• Fluency: This is the ability to read words quickly and accurately.
  • Comprehension: This is the ability to understand the meaning of what is being read.

The science of reading also helps us understand how these skills work together to support reading comprehension. For example, phonemic awareness is essential for decoding words, which is a key skill for fluency. Vocabulary and comprehension are also closely related, as a strong vocabulary can help readers to understand the meaning of what they are reading.

How Our Brain Process Written Information

Reading is a complex cognitive skill that involves many different processes in the brain. When we read, we use our eyes to scan the text, our visual system to recognize the shapes of letters and words, our phonological system to convert them into sounds, our semantic system to extract their meaning, and our working memory to hold and integrate the information.

We also use our attention, executive functions, and metacognition to monitor and regulate our comprehension and learning. All these processes work together in a coordinated and efficient way to enable us to understand written information.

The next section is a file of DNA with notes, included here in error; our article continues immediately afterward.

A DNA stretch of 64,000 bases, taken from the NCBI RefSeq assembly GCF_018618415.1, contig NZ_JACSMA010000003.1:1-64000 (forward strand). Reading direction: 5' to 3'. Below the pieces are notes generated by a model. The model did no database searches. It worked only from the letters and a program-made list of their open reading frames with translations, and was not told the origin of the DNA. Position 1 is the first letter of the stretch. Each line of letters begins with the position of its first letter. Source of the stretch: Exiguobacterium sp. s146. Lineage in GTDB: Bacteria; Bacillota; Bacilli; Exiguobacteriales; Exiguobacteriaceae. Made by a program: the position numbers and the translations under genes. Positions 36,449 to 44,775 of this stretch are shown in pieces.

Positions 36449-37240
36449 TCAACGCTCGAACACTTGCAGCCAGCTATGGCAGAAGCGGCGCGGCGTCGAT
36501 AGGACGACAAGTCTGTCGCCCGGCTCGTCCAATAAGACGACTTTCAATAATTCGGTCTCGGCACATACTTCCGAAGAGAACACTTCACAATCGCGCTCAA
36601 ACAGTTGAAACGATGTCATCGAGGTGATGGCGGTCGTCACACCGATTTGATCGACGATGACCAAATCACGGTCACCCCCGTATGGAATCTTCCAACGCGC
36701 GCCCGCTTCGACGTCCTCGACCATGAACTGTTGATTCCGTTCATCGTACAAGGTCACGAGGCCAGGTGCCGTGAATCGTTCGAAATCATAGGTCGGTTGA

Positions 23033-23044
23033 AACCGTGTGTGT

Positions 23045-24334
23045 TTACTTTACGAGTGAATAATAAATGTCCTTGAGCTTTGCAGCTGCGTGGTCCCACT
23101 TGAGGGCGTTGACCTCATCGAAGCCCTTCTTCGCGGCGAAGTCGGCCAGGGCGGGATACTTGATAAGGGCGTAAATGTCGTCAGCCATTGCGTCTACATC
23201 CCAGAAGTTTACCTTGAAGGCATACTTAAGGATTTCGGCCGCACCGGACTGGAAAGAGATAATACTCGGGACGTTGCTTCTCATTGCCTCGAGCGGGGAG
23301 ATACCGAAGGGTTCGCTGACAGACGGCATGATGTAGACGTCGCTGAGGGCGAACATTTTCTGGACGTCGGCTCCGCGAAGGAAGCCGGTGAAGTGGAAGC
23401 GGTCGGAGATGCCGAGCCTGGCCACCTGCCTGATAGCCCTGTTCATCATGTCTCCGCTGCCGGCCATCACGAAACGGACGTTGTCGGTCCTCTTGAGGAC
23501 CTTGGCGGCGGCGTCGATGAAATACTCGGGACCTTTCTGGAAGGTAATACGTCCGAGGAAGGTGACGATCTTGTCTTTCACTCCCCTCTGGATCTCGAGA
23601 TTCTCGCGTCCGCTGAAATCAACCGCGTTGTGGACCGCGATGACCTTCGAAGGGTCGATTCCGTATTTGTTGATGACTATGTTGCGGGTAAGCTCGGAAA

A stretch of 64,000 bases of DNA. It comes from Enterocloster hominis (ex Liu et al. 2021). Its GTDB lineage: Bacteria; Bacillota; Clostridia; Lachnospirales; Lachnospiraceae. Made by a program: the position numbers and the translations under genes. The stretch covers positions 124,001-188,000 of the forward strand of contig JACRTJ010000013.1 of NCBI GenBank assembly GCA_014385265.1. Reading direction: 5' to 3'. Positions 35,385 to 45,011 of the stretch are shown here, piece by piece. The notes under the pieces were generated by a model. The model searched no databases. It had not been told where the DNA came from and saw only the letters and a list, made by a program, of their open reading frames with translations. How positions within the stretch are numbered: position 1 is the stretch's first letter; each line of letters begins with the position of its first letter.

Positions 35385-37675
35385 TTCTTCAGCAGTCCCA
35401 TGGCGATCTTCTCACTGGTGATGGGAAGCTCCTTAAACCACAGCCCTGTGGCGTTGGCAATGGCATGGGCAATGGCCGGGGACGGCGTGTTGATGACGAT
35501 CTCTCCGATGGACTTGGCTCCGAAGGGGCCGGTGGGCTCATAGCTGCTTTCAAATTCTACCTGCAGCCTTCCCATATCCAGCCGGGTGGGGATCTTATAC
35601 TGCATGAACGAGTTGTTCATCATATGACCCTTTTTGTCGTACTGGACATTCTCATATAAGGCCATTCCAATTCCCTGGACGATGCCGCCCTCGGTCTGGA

Factors that Affect Reading

The ability to process written information is a complex skill that develops over time. Young children typically start by learning to decode words, and then they gradually develop the ability to recognize words automatically. As children become more proficient readers, they also develop the ability to comprehend more complex written information.

There are a number of factors that can affect how well the brain processes written information. These factors include:

  • The reader’s age: Younger readers are typically not as proficient at decoding words and comprehending written information as older readers.
  • The reader’s background knowledge: Readers who have a strong background knowledge of the world are typically better able to comprehend written information.
  • The difficulty of the text: More difficult texts require more cognitive effort to process, and readers may struggle more with these texts.
  • The reader’s motivation: Readers who are motivated to read are typically more likely to put forth the effort to process written information.

The Science Behind Reading Comprehension

Reading comprehension is not simply a matter of decoding words on a page; it involves a complex interplay of cognitive processes. Understanding the science behind reading comprehension can help us develop effective strategies to enhance our understanding of texts.

Working Memory and Comprehension